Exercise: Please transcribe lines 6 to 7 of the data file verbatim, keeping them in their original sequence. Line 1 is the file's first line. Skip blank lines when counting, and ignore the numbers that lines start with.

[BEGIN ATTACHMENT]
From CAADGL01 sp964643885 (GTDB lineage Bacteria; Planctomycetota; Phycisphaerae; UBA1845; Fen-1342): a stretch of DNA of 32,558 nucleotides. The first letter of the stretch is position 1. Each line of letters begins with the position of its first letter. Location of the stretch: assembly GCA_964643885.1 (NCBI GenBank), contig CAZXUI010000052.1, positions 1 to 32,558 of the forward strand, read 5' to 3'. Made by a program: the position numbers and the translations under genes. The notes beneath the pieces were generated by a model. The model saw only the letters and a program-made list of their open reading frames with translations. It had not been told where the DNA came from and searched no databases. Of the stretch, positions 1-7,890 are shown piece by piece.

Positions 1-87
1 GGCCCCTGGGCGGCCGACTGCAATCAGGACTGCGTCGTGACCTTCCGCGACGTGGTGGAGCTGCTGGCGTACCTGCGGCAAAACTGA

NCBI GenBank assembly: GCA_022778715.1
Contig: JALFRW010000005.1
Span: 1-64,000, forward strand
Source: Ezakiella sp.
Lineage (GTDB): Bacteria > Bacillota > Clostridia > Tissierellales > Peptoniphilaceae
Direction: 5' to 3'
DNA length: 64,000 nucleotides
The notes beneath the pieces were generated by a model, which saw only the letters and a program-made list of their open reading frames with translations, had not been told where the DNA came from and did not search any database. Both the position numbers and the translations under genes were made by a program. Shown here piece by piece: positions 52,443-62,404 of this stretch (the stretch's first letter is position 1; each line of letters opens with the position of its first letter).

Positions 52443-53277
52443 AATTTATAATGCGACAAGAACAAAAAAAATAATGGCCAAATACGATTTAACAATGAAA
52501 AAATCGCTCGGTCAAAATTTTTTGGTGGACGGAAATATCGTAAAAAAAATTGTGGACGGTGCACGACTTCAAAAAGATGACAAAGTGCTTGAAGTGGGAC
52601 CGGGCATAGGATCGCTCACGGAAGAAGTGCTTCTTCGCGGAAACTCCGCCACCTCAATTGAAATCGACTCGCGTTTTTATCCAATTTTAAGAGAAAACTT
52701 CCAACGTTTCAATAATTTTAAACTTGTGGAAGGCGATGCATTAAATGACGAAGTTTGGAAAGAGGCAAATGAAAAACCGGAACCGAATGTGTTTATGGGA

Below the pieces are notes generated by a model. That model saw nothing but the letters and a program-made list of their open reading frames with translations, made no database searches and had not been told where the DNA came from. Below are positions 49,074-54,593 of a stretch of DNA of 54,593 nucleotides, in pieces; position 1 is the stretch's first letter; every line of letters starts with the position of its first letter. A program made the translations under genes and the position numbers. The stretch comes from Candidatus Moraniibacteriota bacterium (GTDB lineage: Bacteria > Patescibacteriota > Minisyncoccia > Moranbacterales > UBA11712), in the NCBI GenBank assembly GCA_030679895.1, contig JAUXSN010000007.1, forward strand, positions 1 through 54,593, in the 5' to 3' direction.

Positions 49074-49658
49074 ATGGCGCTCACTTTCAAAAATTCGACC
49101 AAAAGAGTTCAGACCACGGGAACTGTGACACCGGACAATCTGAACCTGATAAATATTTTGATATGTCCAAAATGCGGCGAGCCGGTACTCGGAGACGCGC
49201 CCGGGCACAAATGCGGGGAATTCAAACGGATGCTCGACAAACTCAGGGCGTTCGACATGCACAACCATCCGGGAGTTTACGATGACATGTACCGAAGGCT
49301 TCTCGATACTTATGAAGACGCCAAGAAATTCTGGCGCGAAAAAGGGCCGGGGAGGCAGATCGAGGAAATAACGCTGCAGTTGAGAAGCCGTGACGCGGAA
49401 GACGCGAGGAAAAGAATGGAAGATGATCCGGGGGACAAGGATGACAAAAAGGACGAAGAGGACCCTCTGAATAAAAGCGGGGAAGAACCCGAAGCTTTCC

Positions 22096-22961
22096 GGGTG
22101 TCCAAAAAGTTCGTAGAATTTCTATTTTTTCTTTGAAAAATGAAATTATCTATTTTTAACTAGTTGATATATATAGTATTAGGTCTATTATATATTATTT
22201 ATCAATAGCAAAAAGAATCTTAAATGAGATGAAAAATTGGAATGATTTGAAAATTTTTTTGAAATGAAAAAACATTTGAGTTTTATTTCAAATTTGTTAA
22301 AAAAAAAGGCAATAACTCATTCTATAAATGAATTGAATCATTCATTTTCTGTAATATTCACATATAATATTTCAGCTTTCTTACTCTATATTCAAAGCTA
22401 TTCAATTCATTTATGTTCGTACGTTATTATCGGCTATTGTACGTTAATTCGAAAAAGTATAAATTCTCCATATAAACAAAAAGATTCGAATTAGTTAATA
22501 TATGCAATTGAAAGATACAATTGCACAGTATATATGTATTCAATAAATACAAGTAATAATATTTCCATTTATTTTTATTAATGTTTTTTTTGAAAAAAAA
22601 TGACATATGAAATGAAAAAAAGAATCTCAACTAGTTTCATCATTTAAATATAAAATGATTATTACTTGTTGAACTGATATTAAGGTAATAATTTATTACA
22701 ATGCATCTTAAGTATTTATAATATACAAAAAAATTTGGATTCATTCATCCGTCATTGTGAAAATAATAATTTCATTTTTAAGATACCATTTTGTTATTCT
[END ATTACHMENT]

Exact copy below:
Span: 1-64,000, forward strand
Source: Ezakiella sp.